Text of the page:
Boost C++ Libraries

...one of the most highly regarded and expertly designed C++ library projects in the world. Herb Sutter and Andrei Alexandrescu, C++ Coding Standards

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POSIX Compatible C API's

[Note] Note

this is an abridged reference to the POSIX API functions, these are provided for compatibility with other libraries, rather than as an API to be used in new code (unless you need access from a language other than C++). This version of these functions should also happily coexist with other versions, as the names used are macros that expand to the actual function names.

#include <boost/cregex.hpp>

or:

#include <boost/regex.h>

The following functions are available for users who need a POSIX compatible C library, they are available in both Unicode and narrow character versions, the standard POSIX API names are macros that expand to one version or the other depending upon whether UNICODE is defined or not.

[Important] Important

Note that all the symbols defined here are enclosed inside namespace boost when used in C++ programs, unless you use #include <boost/regex.h> instead - in which case the symbols are still defined in namespace boost, but are made available in the global namespace as well.

The functions are defined as:

extern "C" {

struct regex_tA;
struct regex_tW;

int regcompA(regex_tA*, const char*, int);
unsigned int regerrorA(int, const regex_tA*, char*, unsigned int);
int regexecA(const regex_tA*, const char*, unsigned int, regmatch_t*, int);
void regfreeA(regex_tA*);

int regcompW(regex_tW*, const wchar_t*, int);
unsigned int regerrorW(int, const regex_tW*, wchar_t*, unsigned int);
int regexecW(const regex_tW*, const wchar_t*, unsigned int, regmatch_t*, int);
void regfreeW(regex_tW*);

#ifdef UNICODE
#define regcomp regcompW
#define regerror regerrorW
#define regexec regexecW
#define regfree regfreeW
#define regex_t regex_tW
#else
#define regcomp regcompA
#define regerror regerrorA
#define regexec regexecA
#define regfree regfreeA
#define regex_t regex_tA
#endif
}

All the functions operate on structure regex_t, which exposes two public members:

Member

Meaning

unsigned int re_nsub

This is filled in by regcomp and indicates the number of sub-expressions contained in the regular expression.

const TCHAR* re_endp

Points to the end of the expression to compile when the flag REG_PEND is set.

[Note] Note

regex_t is actually a #define - it is either regex_tA or regex_tW depending upon whether UNICODE is defined or not, TCHAR is either char or wchar_t again depending upon the macro UNICODE.

regcomp

regcomp takes a pointer to a regex_t, a pointer to the expression to compile and a flags parameter which can be a combination of:

Flag

Meaning

REG_EXTENDED

Compiles modern regular expressions. Equivalent to regbase::char_classes | regbase::intervals | regbase::bk_refs.

REG_BASIC

Compiles basic (obsolete) regular expression syntax. Equivalent to regbase::char_classes | regbase::intervals | regbase::limited_ops | regbase::bk_braces | regbase::bk_parens | regbase::bk_refs.

REG_NOSPEC

All characters are ordinary, the expression is a literal string.

REG_ICASE

Compiles for matching that ignores character case.

REG_NOSUB

Has no effect in this library.

REG_NEWLINE

When this flag is set a dot does not match the newline character.

REG_PEND

When this flag is set the re_endp parameter of the regex_t structure must point to the end of the regular expression to compile.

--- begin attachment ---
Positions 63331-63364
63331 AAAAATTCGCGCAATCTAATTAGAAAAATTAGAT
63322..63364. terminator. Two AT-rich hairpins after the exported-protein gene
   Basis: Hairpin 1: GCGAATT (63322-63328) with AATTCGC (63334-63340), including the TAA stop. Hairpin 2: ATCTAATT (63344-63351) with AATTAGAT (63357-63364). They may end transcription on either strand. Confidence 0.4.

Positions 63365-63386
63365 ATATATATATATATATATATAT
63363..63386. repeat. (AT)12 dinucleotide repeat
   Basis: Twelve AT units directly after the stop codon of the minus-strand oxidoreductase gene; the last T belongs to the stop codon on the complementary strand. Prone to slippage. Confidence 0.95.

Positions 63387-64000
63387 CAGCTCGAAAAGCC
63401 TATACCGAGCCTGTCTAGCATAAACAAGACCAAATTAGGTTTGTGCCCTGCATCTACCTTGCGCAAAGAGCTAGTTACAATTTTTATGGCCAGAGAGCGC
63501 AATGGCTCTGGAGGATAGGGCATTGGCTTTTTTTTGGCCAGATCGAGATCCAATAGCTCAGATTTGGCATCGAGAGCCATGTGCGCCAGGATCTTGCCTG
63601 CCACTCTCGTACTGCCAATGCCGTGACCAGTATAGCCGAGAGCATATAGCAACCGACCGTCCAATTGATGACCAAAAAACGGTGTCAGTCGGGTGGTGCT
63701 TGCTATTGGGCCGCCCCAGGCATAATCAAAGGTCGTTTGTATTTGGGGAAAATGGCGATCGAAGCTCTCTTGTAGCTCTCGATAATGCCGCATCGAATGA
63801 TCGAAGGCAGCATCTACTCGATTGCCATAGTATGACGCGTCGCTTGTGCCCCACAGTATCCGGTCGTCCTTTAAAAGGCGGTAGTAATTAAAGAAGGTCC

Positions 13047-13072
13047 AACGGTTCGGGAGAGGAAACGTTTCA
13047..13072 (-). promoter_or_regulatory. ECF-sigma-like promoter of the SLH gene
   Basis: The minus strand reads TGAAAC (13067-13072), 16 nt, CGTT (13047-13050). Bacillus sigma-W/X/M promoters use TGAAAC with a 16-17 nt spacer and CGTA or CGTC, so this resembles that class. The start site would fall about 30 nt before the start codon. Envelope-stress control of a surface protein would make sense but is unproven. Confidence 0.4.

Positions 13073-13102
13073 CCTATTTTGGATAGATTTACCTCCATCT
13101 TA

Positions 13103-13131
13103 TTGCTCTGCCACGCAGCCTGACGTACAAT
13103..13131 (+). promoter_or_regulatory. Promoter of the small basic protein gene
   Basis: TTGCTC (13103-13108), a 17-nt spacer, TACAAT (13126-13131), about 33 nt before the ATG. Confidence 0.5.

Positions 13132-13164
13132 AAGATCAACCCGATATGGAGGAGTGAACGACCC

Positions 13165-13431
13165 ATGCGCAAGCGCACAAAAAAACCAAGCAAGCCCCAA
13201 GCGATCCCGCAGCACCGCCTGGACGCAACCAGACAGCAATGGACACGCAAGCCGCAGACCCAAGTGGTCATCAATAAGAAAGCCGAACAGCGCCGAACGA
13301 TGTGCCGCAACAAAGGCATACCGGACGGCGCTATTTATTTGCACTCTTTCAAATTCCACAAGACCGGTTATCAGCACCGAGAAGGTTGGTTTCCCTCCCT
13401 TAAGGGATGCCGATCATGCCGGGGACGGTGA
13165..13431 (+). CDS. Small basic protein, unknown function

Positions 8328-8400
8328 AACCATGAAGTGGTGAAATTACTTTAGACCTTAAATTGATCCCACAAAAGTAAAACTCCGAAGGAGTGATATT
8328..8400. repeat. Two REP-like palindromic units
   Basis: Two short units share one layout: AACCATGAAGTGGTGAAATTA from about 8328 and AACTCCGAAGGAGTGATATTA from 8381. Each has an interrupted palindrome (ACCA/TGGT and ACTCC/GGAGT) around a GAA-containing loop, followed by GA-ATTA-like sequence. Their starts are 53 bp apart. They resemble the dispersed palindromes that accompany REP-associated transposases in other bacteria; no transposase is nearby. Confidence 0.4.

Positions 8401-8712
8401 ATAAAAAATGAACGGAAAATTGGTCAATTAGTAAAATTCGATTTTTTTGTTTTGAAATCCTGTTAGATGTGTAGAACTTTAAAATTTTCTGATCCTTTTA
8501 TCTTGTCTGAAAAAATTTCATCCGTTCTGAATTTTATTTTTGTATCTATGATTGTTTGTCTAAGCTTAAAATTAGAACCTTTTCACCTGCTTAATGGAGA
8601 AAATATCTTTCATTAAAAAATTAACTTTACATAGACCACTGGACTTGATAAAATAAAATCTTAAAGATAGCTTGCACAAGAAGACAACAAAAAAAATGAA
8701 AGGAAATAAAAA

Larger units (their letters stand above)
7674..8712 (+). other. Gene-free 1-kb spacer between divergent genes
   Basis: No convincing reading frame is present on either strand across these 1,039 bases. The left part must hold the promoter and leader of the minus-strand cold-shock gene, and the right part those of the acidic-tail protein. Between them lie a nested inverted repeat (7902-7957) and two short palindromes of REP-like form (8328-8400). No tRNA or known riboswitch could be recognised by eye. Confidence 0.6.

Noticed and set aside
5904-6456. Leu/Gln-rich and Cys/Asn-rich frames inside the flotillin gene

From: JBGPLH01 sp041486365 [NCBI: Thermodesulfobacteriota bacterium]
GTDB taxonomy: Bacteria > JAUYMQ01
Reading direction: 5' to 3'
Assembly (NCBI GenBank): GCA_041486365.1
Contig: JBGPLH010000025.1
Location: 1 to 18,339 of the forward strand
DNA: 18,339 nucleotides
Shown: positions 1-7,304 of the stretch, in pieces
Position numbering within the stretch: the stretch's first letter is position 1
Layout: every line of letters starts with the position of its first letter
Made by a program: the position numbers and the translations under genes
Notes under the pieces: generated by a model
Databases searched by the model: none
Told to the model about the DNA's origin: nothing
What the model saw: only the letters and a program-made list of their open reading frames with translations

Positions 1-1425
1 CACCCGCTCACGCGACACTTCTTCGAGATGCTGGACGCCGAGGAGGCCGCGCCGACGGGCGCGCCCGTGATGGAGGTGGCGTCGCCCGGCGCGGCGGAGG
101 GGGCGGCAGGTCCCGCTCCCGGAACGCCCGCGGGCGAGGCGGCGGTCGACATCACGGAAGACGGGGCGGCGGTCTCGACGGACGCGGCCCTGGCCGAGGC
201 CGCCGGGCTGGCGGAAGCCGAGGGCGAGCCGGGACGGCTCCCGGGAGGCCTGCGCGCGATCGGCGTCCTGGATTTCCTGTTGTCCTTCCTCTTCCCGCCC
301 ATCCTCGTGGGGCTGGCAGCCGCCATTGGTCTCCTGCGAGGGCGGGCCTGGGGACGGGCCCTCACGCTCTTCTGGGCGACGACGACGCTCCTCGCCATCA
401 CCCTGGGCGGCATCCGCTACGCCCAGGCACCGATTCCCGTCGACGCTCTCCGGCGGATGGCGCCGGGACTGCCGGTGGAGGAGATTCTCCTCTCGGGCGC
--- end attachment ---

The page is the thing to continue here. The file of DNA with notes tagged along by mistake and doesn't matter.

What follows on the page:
REG_NOCOLLATE

When this flag is set then locale dependent collation for character ranges is turned off.

REG_ESCAPE_IN_LISTS

When this flag is set, then escape sequences are permitted in bracket expressions (character sets).

REG_NEWLINE_ALT

When this flag is set then the newline character is equivalent to the alternation operator |.

REG_PERL

Compiles Perl like regular expressions.

REG_AWK

A shortcut for awk-like behavior: REG_EXTENDED | REG_ESCAPE_IN_LISTS

REG_GREP

A shortcut for grep like behavior: REG_BASIC | REG_NEWLINE_ALT

REG_EGREP

A shortcut for egrep like behavior: REG_EXTENDED | REG_NEWLINE_ALT

regerror

regerror takes the following parameters, it maps an error code to a human readable string:

Parameter

Meaning

int code

The error code.

const regex_t* e

The regular expression (can be null).

char* buf

The buffer to fill in with the error message.

unsigned int buf_size

The length of buf.

If the error code is OR'ed with REG_ITOA then the message that results is the printable name of the code rather than a message, for example "REG_BADPAT". If the code is REG_ATIO then e must not be null and e->re_pend must point to the printable name of an error code, the return value is then the value of the error code. For any other value of code, the return value is the number of characters in the error message, if the return value is greater than or equal to buf_size then regerror will have to be called again with a larger buffer.

regexec

regexec finds the first occurrence of expression e within string buf. If len is non-zero then *m is filled in with what matched the regular expression, m[0] contains what matched the whole string, m[1] the first sub-expression etc, see regmatch_t in the header file declaration for more details. The eflags parameter can be a combination of:

Flag

Meaning

REG_NOTBOL

Parameter buf does not represent the start of a line.

REG_NOTEOL

Parameter buf does not terminate at the end of a line.

REG_STARTEND

The string searched starts at buf + pmatch[0].rm_so and ends at buf + pmatch[0].rm_eo.

regfree

regfree frees all the memory that was allocated by regcomp.


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